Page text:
Why War Powers Matter to Military Families | Opinion

The plane Erin's husband flies for the Navy has a pretty regular schedule. She's usually known that he'd be home for these certain dates and gone for those certain dates. Unlike most military families, they were generally able to plan their family around this nice rhythm to avoid deployment difficulties.

A third pregnancy wasn't in the cards for them—until it was. And even then, Erin certainly didn't plan to have the three hardest months of her life on bedrest with a two- and four-year-old, with her husband deployed miles away.

Military service members and spouses know the drill. We proudly agree to serve, knowing that our obligation is first to country—not to our families. Even when those trade-offs are painful. But as Erin found herself single-parenting-while-couch-ridden in Oklahoma City, she couldn't help but think that it could have been just a little bit easier for so many of us.

Deployment cycles are always going to be a part of military life, and that's okay. On 9/11, Erin's first deployment started when her husband's ship unexpectedly dispatched from New York Harbor. But the frequency and spontaneity of deployments has intensified over the 20 years our country has been at war. As a former commanding officer put it: "Surge has become standard."

We know friends who have been to Iraq or Afghanistan nine times since 2001. One friend's wife missed the birth of all four of their children. Another friend's husband returned from war with a traumatic brain injury and lost his battle with PTSD fewer than two years later. Our soldiers, sailors, airmen and marines are dying or getting injured in these wars of choice.

Memorial Day a day when our country pauses to honor those who died for our freedoms, just recently passed. We hope our commemoration of these heroes extends beyond that single day, and includes listening to the loved ones they left behind. When military families tell you our stories of struggle, don't write us off by saying we knew what we signed up for. Because we didn't.

Just because this is the way things are doesn't mean it's the way things have to be.

We can choose how our country decides to go to war. The U.S. Constitution gives Congress sole authority to declare war. But right now, two longstanding authorizations for use of military force (the 2001 and 2002 AUMFs) have been stretched by presidents from both parties to provide enough leeway to engage in numerous military interventions beyond the laws' intentions. These ambiguous, outdated laws have enabled reckless, unilateral actions from successive presidents—including actions earlier this year that brought our country to the brink of a new war with Iran.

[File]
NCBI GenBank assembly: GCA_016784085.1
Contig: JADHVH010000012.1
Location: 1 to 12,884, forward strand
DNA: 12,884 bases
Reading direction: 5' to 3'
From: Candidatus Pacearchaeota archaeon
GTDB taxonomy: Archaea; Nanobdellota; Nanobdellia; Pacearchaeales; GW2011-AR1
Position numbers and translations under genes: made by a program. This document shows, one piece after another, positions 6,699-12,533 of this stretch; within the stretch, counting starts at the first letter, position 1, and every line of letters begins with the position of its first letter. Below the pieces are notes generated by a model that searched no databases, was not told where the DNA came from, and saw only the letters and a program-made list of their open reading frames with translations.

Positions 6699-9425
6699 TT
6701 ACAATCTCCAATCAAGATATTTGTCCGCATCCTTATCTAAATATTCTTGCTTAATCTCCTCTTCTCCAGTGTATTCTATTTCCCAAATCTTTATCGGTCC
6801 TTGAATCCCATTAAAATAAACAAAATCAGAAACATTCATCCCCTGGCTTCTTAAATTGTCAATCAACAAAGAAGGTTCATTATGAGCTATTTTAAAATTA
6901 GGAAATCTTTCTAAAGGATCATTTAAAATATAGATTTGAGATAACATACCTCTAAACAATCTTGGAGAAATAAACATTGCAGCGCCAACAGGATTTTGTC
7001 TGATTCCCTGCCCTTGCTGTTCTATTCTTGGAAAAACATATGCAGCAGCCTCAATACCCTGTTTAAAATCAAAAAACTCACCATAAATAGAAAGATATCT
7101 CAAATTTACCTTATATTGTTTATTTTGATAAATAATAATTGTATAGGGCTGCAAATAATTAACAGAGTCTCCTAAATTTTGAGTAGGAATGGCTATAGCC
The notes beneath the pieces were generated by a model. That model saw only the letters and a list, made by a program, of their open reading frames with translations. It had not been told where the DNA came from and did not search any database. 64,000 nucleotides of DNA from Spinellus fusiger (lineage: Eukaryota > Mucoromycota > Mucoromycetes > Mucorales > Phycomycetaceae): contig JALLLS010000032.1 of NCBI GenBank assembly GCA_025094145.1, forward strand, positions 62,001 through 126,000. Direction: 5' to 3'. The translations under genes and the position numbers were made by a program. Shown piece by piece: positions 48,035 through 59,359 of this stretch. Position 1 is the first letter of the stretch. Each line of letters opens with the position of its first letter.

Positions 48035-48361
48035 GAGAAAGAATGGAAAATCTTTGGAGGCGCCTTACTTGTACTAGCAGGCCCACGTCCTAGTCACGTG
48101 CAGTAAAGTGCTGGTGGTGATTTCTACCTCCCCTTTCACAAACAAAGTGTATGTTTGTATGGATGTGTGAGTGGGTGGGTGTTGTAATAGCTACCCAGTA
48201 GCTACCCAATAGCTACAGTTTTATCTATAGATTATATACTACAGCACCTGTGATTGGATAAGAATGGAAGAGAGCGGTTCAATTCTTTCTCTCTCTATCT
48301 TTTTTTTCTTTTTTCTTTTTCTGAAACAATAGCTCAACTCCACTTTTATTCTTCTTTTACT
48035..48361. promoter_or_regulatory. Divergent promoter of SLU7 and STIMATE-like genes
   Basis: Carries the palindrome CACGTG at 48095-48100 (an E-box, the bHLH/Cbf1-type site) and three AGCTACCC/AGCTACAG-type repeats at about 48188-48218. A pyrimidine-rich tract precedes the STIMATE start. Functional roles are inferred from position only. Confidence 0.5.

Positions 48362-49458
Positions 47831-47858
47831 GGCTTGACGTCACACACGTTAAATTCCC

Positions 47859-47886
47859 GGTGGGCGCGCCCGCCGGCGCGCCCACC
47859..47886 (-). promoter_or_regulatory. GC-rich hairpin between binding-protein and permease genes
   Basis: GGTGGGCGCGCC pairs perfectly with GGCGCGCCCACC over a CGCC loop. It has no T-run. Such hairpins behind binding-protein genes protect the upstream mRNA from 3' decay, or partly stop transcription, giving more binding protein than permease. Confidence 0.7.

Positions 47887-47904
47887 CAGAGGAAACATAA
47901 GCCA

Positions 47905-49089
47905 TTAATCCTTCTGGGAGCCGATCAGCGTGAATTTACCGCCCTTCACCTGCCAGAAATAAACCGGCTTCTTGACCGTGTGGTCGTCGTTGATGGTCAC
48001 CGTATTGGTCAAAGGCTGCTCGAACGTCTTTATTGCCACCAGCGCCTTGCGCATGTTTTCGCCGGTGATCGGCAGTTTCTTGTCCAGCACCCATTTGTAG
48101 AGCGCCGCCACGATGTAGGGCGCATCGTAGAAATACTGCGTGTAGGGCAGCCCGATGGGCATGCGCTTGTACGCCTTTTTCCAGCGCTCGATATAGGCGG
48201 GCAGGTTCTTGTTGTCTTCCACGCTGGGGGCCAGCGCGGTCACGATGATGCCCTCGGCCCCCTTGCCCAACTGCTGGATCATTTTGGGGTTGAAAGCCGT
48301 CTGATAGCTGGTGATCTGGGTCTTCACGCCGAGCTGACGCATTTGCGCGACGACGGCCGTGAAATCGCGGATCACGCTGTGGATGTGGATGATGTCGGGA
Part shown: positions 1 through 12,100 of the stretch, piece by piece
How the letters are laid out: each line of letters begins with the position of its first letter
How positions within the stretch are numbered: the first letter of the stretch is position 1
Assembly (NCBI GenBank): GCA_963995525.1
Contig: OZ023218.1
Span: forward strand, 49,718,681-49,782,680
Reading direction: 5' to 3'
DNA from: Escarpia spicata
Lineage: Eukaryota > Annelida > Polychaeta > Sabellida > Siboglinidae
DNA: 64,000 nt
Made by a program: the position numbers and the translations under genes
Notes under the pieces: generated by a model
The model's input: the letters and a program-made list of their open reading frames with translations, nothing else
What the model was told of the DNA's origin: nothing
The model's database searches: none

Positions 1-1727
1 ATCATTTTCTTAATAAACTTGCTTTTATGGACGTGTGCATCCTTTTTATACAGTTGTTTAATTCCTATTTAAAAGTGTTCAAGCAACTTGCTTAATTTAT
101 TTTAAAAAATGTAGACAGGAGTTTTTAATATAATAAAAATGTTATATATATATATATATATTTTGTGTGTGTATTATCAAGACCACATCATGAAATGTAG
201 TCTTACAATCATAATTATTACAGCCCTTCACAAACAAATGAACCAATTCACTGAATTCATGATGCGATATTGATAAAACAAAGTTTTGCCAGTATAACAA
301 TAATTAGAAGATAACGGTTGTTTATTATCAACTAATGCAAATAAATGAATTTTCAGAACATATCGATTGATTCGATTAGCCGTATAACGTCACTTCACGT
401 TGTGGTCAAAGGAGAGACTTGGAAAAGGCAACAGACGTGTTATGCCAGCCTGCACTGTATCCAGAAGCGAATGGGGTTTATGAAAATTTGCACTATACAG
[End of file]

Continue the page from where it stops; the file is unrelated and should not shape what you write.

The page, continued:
Over the last several months, we have been grateful to watch numerous members of Congress take up the mantle of war powers reform. Bipartisan elected officials, such as Senators Tim Kaine (D-VA) and Mike Lee (R-UT), have championed a bill designed to ensure Congress has a real voice when it comes to hostilities with Iran. It passed both chambers with bipartisan support but, unfortunately, President Trump vetoed that bill earlier this month. Meanwhile, in early March, the House of Representatives Rules Committee held a refreshingly bipartisan hearing about why Congress should reclaim its constitutional authority on national security.

Arlington National Cemetery
Arlington National Cemetery Chip Somodevilla/Getty Images

This issue matters to our military community. If our loved ones are called upon to demonstrate the furthest bounds of their service and sacrifice, we deserve to be confident in the necessity and justness of that decision. That starts with making sure the decision-making process is maximally deliberative and transparent.

Military spouses and family members are stakeholders who deserve a say. That's why Sarah launched the Secure Families Initiative earlier this year: to mobilize our community in support of a diplomacy-first foreign policy.

In his opening testimony of that March hearing, Rep. Tom Cole (R-OK) said, "Perhaps the greatest power of the legislative branch established in Article I is how closely connected it remains to the views of our nation's citizens."

We couldn't agree more. That's why we hope Congress will listen to the views of our military community when we say that we are eager for meaningful change on this issue. We owe that to the next generation of military families.

Despite the challenges our families have faced, we're tremendously proud of our husbands' service. Telling our stories—and encouraging other spouses to do the same—is the next and best way we can fulfill this patriotic duty.

Sarah Streyder is an Air Force spouse and founder of the Secure Families Initiative. Erin Thomas Anhalt is a Navy spouse of over twenty years and a social media consultant.

The views expressed in this article are the writers' own.